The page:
Layoffs Announcements Pick Up: When Survival Syndrome Becomes Quiet Quitting
Published January 23, 2023
The news of increasing layoffs can lead to disengagement among remaining staff, often referred to as survival syndrome. Unless employers apply care and attention to their layoff communications, they may end up with teams of survivor quitters, according to one workplace authority.
“It’s important to have open lines of communication with your team members to encourage them to express any concerns or issues, and to address any issues that may be causing disengagement in a timely manner,” said Andrew Challenger, workplace expert and Senior Vice President of Challenger, Gray & Christmas, Inc.
The leap from survivor to quiet quitter is not a large one. Survivor quitting occurs when someone disengages from their work or responsibilities without openly expressing their dissatisfaction or intent to leave soon after layoffs have been conducted. This is a common outcome after layoffs occur to a team, even if the number of reductions is small. Related: Workplace Survivor’s Syndrome in 2020
To spot a survivor quitter, you may look for a lack of motivation or enthusiasm, a decrease in productivity or quality of work, or a lack of participation in team meetings or projects. Survivor quitting can also be communicated through subtle cues such as body language, tone of voice, or attitude.
How do you broach the topic with a disengaged team member?
“It’s important to approach the topic of disengagement in a non-confrontational and empathetic way to mitigate further negative impact on the team. These conversations can not only reengage the worker in question, but if they feel heard and appreciated, they will communicate this to their colleagues,” said Challenger.
Challenger offered the following steps to leaders who have spotted a survivor quitter:
- Schedule a one-on-one meeting: Request a private meeting with the team member to discuss their engagement and performance.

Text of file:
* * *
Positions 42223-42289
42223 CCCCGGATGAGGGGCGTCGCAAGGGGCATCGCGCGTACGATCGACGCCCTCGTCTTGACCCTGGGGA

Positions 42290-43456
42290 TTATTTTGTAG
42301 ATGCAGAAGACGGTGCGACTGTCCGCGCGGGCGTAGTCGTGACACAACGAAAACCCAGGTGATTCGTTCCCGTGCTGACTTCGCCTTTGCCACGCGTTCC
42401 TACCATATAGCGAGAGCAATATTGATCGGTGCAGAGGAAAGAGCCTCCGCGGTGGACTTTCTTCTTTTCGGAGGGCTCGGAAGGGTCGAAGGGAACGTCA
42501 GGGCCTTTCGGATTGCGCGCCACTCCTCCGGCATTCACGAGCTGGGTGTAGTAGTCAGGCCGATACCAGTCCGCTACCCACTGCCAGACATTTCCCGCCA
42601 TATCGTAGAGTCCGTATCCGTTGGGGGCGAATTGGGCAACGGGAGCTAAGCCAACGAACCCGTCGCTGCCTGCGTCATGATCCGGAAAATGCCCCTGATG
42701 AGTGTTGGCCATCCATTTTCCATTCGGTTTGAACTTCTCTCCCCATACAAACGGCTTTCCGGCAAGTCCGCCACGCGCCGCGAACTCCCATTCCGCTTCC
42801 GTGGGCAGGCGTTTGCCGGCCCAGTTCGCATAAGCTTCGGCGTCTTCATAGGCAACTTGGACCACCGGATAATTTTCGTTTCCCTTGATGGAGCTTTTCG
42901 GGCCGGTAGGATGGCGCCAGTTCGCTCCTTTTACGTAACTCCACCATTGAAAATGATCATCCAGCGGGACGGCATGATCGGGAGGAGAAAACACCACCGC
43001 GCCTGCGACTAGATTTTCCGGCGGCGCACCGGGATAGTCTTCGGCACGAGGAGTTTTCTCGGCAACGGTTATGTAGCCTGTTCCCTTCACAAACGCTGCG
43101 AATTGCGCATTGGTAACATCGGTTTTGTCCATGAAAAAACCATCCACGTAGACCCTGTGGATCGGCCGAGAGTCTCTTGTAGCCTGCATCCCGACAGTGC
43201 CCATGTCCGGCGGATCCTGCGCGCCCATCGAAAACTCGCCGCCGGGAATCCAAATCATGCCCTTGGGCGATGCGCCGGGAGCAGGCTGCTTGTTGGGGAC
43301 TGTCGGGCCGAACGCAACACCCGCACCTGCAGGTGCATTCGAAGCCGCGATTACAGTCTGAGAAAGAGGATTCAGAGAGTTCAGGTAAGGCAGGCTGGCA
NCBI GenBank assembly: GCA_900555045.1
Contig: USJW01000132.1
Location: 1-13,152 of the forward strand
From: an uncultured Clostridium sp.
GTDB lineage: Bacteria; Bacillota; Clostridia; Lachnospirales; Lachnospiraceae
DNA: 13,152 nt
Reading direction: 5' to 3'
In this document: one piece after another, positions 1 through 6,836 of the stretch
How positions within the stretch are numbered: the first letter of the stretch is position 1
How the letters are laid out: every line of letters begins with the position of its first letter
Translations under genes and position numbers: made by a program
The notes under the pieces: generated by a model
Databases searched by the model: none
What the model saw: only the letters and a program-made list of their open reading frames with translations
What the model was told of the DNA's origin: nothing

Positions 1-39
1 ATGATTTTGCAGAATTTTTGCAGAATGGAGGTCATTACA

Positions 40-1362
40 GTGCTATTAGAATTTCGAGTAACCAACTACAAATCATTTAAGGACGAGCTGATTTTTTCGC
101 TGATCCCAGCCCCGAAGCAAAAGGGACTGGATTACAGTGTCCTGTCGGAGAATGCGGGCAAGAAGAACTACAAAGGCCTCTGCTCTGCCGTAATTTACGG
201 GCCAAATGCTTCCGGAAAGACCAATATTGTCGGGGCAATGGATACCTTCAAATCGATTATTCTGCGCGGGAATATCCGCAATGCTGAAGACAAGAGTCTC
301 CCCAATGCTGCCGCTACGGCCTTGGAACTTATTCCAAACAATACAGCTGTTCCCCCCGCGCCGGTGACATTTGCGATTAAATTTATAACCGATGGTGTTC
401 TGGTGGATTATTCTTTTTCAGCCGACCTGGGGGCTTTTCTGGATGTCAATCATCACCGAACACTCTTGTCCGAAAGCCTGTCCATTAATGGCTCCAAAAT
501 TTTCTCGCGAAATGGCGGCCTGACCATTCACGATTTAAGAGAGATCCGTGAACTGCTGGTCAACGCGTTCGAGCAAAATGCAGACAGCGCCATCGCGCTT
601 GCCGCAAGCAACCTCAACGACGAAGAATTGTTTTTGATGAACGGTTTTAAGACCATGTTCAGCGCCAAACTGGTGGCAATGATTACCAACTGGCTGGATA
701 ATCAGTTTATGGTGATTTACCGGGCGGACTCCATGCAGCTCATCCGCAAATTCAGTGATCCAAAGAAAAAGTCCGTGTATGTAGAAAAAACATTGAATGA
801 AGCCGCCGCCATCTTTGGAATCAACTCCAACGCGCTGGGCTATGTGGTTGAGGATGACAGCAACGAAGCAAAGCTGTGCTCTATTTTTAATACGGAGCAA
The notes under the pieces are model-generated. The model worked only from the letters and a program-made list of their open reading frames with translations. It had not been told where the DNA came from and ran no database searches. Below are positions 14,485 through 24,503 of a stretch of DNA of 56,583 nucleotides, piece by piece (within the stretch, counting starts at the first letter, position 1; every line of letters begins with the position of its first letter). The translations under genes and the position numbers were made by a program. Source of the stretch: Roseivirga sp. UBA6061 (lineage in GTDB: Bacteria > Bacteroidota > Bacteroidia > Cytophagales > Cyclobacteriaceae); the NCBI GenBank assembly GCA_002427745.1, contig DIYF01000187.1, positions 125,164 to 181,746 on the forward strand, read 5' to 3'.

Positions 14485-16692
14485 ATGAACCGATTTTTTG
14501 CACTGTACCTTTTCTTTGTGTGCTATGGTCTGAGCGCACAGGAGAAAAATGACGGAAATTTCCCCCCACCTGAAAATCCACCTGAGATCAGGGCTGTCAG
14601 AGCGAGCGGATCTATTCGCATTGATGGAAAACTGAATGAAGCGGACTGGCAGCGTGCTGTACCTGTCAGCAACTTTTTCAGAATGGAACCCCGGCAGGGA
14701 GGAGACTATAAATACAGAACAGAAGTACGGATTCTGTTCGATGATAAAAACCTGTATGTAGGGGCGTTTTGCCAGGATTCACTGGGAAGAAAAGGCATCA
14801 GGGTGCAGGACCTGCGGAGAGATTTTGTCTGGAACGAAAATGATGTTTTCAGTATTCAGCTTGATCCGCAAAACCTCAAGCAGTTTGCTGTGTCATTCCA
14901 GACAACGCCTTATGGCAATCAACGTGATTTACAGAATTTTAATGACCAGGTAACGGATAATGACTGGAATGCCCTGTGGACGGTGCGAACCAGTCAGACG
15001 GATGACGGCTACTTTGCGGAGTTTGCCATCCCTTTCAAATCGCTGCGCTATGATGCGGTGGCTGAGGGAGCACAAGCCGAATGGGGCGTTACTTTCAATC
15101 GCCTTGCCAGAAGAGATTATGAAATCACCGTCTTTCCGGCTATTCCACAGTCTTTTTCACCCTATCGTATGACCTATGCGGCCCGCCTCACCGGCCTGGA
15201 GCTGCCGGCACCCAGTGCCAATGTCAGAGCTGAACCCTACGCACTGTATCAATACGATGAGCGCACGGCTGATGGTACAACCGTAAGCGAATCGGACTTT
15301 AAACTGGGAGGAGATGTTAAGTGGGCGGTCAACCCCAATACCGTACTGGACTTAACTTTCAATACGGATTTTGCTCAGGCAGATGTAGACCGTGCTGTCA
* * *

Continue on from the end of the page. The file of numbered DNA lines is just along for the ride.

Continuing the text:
- Express your concern: During the meeting, let the team member know you are concerned about their work, especially in light of recent layoffs. Explain how their behavior has been noticed by you and the team. Be specific and give examples.
- Listen actively: Allow the team member to speak openly and honestly about their feelings, concerns and issues.
- Seek solutions together: After hearing their perspective, work together to find solutions to any issues that may be causing disengagement. Create a specific game plan with actionable items. Avoid vague references to attitude or behavior that do not bear on the team member’s role and responsibilities.
- Follow up: Follow up with the team member regularly to check on their engagement level and if they are satisfied with the solutions outlined.
“Leaders should avoid blame or punishment at this time. Work to understand and address any issues that may be causing disengagement, and find ways to improve team members’ work satisfaction,” said Challenger.
Unfortunately, if survivor quitting continues to the point that it is negatively affecting the team’s performance, productivity, and morale, it may be time to consider removing this person, either by moving them to a new team within the company or removing them from the organization altogether.
“Particularly post-layoff, employers want to avoid any further turnover. Most go into full retention mode. Good leaders will work to make their remaining teams feel comfortable, valued, and successful,” he added.
Challenger offered these considerations before removing a survivor quitter:
- Have you had an open and honest conversation with the team member about their disengagement?
- Have you made a genuine effort to understand and address any issues that may be causing the disengagement?
- Has the team member been given a fair chance to improve their engagement and performance?
- Is the disengagement impacting the team’s ability to meet their goals and objectives?
“In any layoff situation, the decision is enormous. It should include not only the team manager, but also the company’s HR department and appropriate leadership, and should be viewed as a last resort, as it has serious consequences for the individual, team, and organization,” said Challenger.
“If leaders cannot address the underlying issues of survivor quitting and disengagement, they will continue to have problems retaining talent down the line,” he added.
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